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INDUSTRY NEWS New investment in construction


The Minister for the Cabinet Office, Francis Maude, has announced £22 billion pounds of investment in Government construction projects over the next three years, confounding expectations that construction funding would be slashed. The figures will be confirmed this autumn, along with further details on exactly where the money will be invested. Francis Maude said: “The Government’s


construction strategy is reducing costs by up to 20% by reforming the way we procure construction projects across all sectors. However, we are still investing billions of pounds annually; with the same money we will procure more schools, hospitals, courts and prisons. Despite an incredibly difficult economic climate we are investing in and prioritising our construction industry.


Shared obligation


“The Government and the construction industry have a shared obligation to cut waste and find new and better ways of doing


business. This is especially important when we are talking about creating first class, modern, fully functioning public service delivery buildings like hospitals and schools.” Government will help the construction


industry better plan and prepare for projects by publishing a full pipeline of projects from the autumn. This has never been done previously, but is part of a new drive by the Cabinet Office to run the Government in a more transparent and business-like manner. The Minister also revealed further details of the new Government Construction Board chaired by Paul Morrell under which the Efficiency and Reform Group Steering Committee will be chaired by Andrew Wolstenholme, who will work with task groups chaired by Nick Pollard, Tim Eaton, Deborah Rowland, Mark Bew and Bill Yardley.


In addition the IUK Steering Committee will be chaired by Peter Hansford, working with task groups chaired by Simon Kirby, Prof Brian Collins and Steve Fox.


KNX announces WorldSkills involvement


In conjunction with the international KNX Association, KNX UK has announced its involvement with the 2011 WorldSkills event at London ExCeL which takes place on 5-8 October. 2011. The international KNX Association is a presenting sponsor for the Electrical Installations sector of the competition, which attracts young people from across the world with 1000 competitors from 50 nations competing in 45 skills.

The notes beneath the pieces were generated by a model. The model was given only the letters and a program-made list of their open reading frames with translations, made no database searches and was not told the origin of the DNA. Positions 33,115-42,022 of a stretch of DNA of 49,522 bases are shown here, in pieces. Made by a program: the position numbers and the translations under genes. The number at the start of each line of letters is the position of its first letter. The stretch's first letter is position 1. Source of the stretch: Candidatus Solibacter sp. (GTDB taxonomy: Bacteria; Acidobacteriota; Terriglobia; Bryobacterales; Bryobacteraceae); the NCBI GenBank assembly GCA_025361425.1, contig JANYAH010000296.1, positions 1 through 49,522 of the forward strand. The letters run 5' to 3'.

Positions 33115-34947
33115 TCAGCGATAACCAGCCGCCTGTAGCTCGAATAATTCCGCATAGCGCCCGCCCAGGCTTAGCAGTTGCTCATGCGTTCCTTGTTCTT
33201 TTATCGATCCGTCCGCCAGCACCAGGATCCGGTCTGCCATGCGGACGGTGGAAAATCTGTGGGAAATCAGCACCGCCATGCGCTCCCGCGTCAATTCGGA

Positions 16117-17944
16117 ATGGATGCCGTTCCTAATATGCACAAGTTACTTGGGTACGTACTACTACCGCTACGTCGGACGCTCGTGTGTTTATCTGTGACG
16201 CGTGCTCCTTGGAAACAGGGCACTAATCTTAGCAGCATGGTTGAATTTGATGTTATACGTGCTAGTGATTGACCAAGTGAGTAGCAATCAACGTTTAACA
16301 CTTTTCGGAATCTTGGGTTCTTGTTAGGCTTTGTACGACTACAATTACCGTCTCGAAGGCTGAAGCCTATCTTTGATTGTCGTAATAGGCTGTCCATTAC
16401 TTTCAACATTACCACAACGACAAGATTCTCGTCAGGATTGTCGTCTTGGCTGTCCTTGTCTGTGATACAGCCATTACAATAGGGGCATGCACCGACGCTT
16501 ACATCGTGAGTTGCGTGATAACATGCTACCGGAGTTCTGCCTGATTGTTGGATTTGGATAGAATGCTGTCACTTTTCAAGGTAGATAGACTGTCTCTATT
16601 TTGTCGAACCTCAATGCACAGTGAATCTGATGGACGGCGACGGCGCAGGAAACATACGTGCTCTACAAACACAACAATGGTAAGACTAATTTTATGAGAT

KNX UK President Iain Gordon says: “More than ever, education and training is important in the electro-technical sector, where technology is developing ever faster. The popularity of conventional electrical installation methods not using bus technology is set to decline. Well-trained young people will be required for the future and, following training, KNX technology represents the best means of offering the next generation of electrical installers and contractors the know-how they need.” The KNX Association therefore has good reason to get involved in the WorldSkills 2011 event. Presenting sponsorship in the electro-technical sector is an important platform for underlining the benefits of KNX bus technology to future generations of electrical professionals. “We wish all participants every success in the WorldSkills 2011 competition,” concludes Iain Gordon.


DECs are a benefit not a burden


CIBSE President, Andy Ford, has written to the Chancellor of the Exchequer, Rt Hon George Osborne MP, calling for the introduction of Display Energy Certificates (DECs) in the commercial sector. DECs, which show the annual energy consumption of buildings, already apply to public buildings and there is growing evidence that they are helping to reduce public spending on energy bills. DECs provide essential data that is needed to implement effective energy reduction measures and cut public energy bills. Despite widespread calls to introduce DECs for larger business premises, there have been concerns in Government that they would be a burden, rather than a benefit.


Measure energy use


In CIBSE’s letter to the Chancellor the Institution highlights how the results of government’s own work on its estate show the scale of the benefits. With the Government beating its own target of 10%


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cut in emissions from their estate in the last year – reducing emissions by 13.8% across the 3,000 buildings and cutting government energy bills by £13m. Most of the buildings involved had DECs to measure actual energy use and recommend improvement measures.


With the estimated cost of producing the


certificates being £900,000 (based on average DEC costs as estimated by the Department for Business Innovation and Skills), the savings far exceed the costs of the certificates - highlighting their significant benefit. Hywel Davies, CIBSE Technical Director


said: “If we are to meet the tough targets for cutting UK emissions by 80% by 2050 we must take action now to ensure our buildings are using energy efficiently. We see the introduction of DECs to the commercial sector as essential to this goal, and so are calling on Mr Osborne to support the amendment of the Energy Bill to include provisions for DECs in the commercial sector.”


OCTOBER 2011 BUILDING SERVICES & ENVIRONMENTAL ENGINEER 7


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